As the question says, is a connected unipotent subgroup $U$ of a linear algebraic group scheme $G$ always contained in a Borel subgroup of $G$? I have an argument for why the answer is yes, and I have a somewhat confusing example that the answer is no. Obviously one (or both!) of these is wrong but I can't spot the error.

Argument for yes: Unipotent subgroups are solvable and a solvable connected group must be contained in a maximal solvable connected group, i.e., a Borel subgroup.

That seems too simple to be false, so I suspect the problem is with the counterexample which is not so simple.

Counterexample: Let $G = \mathrm{PGL}_2$ over an algebraically closed field $k$ of characteristic $2$. The first Frobenius kernel $G_1 \leq G$ is a closed subgroup whose group ring $kG_1$, which is the dual of the coordinate ring $k[G_1]$, is isomorphic as a Hopf algebra to the universal enveloping algebra of $\mathrm{Lie}(G) = \mathfrak{pgl}_2$. This means any Lie subalgebra of $\mathfrak{pgl}_2$ which consists of nilpotent elements is, by Engel's theorem, a unipotent subgroup of $\mathrm{PGL}_2$. Well, take the subalgebra $$\mathfrak e = \begin{bmatrix}0 & k \\ k & 0\end{bmatrix}.$$ The enveloping algebra of $\mathfrak e$ is $k[x, y]/(x^2, y^2)$. This is self dual so as a group scheme $\mathfrak e$ is connected. This means it should lie in a Borel subgroup of $\mathrm{PGL}_2$, and hence lie in the Lie algebra of that Borel subgroup. But $\mathrm{PGL}_2$ is semisimple of type $A_1$, the unipotent radical of any Borel has a $1$-dimensional Lie algebra so $\mathfrak e$ can't be contained in it.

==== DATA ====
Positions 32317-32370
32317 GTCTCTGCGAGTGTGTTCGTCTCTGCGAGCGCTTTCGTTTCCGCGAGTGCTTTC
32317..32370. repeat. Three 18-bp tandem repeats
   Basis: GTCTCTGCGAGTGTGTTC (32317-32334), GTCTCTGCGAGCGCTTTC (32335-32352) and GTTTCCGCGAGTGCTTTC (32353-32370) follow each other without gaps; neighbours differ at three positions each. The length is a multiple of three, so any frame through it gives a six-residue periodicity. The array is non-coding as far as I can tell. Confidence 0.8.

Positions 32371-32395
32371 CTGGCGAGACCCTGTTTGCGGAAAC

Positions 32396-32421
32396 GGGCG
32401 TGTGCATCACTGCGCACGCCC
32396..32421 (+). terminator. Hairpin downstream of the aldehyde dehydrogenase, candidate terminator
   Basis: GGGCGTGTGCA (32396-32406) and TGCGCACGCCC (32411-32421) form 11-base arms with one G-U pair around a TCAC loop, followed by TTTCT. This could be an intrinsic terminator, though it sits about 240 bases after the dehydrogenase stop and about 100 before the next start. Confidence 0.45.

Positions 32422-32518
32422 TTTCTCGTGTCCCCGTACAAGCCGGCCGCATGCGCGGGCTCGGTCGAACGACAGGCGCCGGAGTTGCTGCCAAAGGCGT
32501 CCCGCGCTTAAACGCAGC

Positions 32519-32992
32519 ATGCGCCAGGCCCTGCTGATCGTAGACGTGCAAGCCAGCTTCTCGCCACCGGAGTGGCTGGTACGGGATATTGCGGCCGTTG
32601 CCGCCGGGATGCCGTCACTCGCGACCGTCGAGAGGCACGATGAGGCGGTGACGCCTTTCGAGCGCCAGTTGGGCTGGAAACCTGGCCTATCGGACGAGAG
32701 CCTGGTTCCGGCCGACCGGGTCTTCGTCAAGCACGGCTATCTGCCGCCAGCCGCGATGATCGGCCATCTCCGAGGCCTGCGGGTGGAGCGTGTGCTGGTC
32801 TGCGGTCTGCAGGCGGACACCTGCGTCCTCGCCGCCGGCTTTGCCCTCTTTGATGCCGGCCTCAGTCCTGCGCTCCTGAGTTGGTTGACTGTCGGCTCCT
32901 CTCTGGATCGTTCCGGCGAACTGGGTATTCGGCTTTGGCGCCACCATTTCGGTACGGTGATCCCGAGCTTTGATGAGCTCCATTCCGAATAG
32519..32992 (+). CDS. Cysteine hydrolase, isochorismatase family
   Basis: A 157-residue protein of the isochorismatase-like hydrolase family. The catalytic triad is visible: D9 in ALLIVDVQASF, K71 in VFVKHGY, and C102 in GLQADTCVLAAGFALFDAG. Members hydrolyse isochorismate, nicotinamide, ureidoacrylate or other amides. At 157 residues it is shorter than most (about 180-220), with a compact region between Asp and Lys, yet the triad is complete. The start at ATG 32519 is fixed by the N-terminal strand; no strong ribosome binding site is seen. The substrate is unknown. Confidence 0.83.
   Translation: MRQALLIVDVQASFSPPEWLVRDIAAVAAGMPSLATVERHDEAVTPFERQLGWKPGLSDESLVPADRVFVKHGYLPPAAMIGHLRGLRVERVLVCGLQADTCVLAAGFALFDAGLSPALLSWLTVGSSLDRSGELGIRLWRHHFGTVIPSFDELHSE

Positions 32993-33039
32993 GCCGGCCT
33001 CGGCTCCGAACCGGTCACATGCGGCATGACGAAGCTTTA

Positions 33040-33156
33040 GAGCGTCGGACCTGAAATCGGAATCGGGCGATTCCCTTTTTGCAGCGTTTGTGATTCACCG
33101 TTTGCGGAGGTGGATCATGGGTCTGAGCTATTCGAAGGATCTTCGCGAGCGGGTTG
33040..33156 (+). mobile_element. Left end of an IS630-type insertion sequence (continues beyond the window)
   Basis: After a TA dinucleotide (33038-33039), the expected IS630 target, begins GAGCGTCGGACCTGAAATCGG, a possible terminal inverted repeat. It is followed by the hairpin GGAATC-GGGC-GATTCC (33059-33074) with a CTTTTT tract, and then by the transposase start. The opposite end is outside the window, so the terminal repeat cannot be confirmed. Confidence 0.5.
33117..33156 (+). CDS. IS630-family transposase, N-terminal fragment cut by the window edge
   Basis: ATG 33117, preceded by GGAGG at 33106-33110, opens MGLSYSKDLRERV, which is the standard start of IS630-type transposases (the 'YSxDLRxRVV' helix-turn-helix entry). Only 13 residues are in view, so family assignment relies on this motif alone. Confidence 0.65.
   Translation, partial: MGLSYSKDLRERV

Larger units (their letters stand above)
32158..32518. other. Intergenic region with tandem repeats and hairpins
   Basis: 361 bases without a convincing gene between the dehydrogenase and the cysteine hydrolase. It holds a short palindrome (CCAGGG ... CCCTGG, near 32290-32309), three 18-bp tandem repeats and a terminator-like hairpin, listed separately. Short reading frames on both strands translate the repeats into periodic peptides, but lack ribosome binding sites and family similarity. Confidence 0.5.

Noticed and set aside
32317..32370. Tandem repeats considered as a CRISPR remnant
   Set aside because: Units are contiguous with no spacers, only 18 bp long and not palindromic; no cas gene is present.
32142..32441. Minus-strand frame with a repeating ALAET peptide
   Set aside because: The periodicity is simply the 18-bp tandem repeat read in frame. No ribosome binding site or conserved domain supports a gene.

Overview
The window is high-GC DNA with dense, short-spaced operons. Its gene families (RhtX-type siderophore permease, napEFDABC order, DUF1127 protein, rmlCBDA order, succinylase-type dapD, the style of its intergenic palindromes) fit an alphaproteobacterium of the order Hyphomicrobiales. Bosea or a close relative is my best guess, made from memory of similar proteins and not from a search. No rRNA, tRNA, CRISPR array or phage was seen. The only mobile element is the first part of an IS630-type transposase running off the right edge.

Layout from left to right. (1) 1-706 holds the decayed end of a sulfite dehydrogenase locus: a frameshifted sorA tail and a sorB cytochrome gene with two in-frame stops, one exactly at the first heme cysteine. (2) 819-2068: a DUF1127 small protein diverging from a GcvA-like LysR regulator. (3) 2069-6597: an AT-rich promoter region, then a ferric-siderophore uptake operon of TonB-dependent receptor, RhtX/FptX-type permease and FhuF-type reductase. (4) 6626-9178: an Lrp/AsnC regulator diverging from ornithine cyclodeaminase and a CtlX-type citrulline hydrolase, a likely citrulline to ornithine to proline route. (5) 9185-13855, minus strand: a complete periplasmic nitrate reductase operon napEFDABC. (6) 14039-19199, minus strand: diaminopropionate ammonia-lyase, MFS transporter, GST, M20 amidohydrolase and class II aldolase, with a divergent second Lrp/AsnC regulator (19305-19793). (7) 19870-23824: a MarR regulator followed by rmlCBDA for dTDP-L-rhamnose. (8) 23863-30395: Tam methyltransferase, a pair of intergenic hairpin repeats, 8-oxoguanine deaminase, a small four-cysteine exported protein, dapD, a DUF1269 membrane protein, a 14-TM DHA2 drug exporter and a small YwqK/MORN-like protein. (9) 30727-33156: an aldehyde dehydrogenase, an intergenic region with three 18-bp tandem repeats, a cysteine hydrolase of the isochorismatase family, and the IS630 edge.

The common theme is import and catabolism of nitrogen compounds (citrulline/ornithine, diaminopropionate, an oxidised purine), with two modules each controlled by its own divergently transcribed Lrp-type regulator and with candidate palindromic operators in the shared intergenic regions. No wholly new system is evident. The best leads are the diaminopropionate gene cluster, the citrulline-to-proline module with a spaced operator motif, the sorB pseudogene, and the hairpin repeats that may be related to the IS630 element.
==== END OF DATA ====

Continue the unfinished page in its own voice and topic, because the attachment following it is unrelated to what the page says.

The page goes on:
• $\begingroup$ The answer in the affirmative is Corollary 11.3 (2) of Borel's book. In fact, the maximal such groups are each the unipotent part of a Borel subgroup and they are all conjugate. I don't know where the counterexample fails. $\endgroup$ – Stefan Dawydiak Aug 23 '17 at 16:41

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